"THE ASBESTOS CURTAIN! For God’s sake, don’t anybody know how to lower this curtain?”
So cried the actor Eddie Foy from the stage of Chicago’s Iroquois Theatre on December 30, 1903, as the terrified audience struggled to evacuate the building. A fire had started on the stage during the second act of the matinée, Mr. Bluebeard, when a stage light short-circuited and ignited a drop curtain. The fire spread to the front of the house, and from there moved quickly to the flammable scenery and stage props. Two stagehands tried to extinguish it, but the flames were already too large for them to control.
The audience nearest the stage could see the flames, and someone eventually yelled, “Fire!” The crowd began to head for the exits and, as Foy later recalled in a memoir, “already show[ed] signs of a stampede—those on the lower floor were not so badly frightened as those in the more dangerous balcony and gallery.”
Foy called for the curtain, but it stopped two-thirds of the way down, one end snagged on a wire. A draft coming from the stage door, through which the actors were fleeing, blew the slack of the curtain in a wide arc out into the auditorium as smoke and flame shot around the sides of the curtain. Then came what observers described as “a cyclonic blast of fire” from the stage into the auditorium. The panic among the fleeing occupants began in earnest.
By the time it was over, nearly 600 people were dead, most of them in the balcony and gallery. Many of the victims were women and children who had taken advantage of the Christmas holidays to travel downtown to see the play. As Foy later said, he had never seen so many women and children in the audience. The death toll eventually reached 602, making the Iroquois the deadliest assembly and nightclub fire in the country’s history.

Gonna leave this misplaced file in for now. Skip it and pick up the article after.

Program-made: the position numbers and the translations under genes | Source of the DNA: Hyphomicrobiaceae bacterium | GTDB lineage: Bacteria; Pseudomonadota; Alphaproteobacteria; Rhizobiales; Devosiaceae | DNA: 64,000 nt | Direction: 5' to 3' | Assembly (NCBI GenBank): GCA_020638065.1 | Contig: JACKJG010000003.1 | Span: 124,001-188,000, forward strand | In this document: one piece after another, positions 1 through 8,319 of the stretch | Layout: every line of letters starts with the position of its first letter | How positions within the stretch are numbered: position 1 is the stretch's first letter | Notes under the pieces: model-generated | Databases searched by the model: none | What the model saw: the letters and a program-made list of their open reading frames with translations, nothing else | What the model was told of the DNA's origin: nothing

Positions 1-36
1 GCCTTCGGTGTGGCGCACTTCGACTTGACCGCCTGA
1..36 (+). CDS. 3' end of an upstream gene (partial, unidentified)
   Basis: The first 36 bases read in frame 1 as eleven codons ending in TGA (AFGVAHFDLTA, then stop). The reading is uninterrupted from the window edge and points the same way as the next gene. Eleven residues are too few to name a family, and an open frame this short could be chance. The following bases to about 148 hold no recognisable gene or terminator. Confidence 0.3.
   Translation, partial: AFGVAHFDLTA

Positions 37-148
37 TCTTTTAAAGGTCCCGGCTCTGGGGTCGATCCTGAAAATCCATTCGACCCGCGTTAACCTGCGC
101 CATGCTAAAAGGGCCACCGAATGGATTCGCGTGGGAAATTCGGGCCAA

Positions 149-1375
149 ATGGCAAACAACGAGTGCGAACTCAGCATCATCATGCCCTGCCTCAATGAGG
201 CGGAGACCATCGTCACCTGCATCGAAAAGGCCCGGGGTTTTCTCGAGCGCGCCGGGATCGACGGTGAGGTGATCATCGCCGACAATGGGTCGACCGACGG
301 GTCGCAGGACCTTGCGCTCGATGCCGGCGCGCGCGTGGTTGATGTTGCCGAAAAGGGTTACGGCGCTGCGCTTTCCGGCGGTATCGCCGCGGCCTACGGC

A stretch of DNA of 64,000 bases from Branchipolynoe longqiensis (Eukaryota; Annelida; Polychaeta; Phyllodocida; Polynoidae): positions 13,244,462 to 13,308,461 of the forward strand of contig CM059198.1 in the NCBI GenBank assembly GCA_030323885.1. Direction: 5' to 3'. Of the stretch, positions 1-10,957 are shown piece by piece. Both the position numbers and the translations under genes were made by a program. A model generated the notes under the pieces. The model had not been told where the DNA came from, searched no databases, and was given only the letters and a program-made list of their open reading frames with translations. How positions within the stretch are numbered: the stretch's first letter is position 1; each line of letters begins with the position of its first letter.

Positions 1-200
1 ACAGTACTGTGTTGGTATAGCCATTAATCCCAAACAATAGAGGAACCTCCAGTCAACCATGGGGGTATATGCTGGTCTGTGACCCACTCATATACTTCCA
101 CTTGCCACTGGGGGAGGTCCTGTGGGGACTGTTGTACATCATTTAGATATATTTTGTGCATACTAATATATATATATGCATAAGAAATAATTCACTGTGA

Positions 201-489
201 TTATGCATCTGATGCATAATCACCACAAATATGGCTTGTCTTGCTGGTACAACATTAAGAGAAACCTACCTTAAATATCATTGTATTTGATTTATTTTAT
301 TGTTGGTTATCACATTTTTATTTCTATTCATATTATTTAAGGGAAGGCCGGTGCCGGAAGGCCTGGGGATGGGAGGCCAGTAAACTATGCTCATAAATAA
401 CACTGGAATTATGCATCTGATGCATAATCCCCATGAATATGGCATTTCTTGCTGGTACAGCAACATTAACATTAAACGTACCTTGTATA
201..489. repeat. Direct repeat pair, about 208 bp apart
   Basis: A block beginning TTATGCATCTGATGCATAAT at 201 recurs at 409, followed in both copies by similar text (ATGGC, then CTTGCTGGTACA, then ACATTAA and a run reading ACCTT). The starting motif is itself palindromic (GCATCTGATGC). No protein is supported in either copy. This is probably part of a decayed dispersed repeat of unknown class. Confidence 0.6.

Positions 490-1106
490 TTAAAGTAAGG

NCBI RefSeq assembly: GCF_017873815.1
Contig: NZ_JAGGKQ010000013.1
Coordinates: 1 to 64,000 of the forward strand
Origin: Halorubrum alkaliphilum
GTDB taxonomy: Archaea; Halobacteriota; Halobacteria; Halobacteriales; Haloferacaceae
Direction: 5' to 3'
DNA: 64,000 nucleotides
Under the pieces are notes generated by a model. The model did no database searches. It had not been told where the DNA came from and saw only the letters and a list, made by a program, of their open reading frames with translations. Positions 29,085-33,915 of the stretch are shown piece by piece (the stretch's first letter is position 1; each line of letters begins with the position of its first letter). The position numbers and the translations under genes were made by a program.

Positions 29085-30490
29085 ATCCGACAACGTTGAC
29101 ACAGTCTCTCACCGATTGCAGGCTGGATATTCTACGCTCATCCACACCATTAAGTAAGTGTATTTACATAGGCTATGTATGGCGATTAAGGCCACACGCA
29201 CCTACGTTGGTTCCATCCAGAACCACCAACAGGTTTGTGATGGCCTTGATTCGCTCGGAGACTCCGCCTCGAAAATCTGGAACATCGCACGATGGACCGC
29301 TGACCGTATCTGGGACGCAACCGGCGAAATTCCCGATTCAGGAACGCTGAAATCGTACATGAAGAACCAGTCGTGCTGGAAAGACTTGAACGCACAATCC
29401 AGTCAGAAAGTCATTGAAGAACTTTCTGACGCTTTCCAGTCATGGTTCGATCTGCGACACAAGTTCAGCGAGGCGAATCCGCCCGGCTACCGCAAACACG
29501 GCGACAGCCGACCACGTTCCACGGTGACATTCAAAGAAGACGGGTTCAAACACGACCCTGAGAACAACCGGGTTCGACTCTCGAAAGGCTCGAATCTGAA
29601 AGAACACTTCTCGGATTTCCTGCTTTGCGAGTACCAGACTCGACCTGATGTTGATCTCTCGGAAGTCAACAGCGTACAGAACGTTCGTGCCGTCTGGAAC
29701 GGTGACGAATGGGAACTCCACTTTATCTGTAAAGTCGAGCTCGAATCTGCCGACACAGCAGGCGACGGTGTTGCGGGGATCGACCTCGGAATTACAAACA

The post-fire investigation of the Iroquois Theatre revealed that the building, on which construction had not yet been completed, was far from “fireproof,” as the builder claimed. Of the 30 exits, 27 had been locked and few of them were marked. There were no fire escapes, alarms, sprinklers, telephones, or water connections. The only provisions for firefighting were six canisters of a dry chemical used to put out chimney fires.
As for the asbestos curtain Foy so desperately wanted? It was made of paper and wood pulp. It could not have stopped the worst theater fire in U.S. history even if it had been lowered all the way.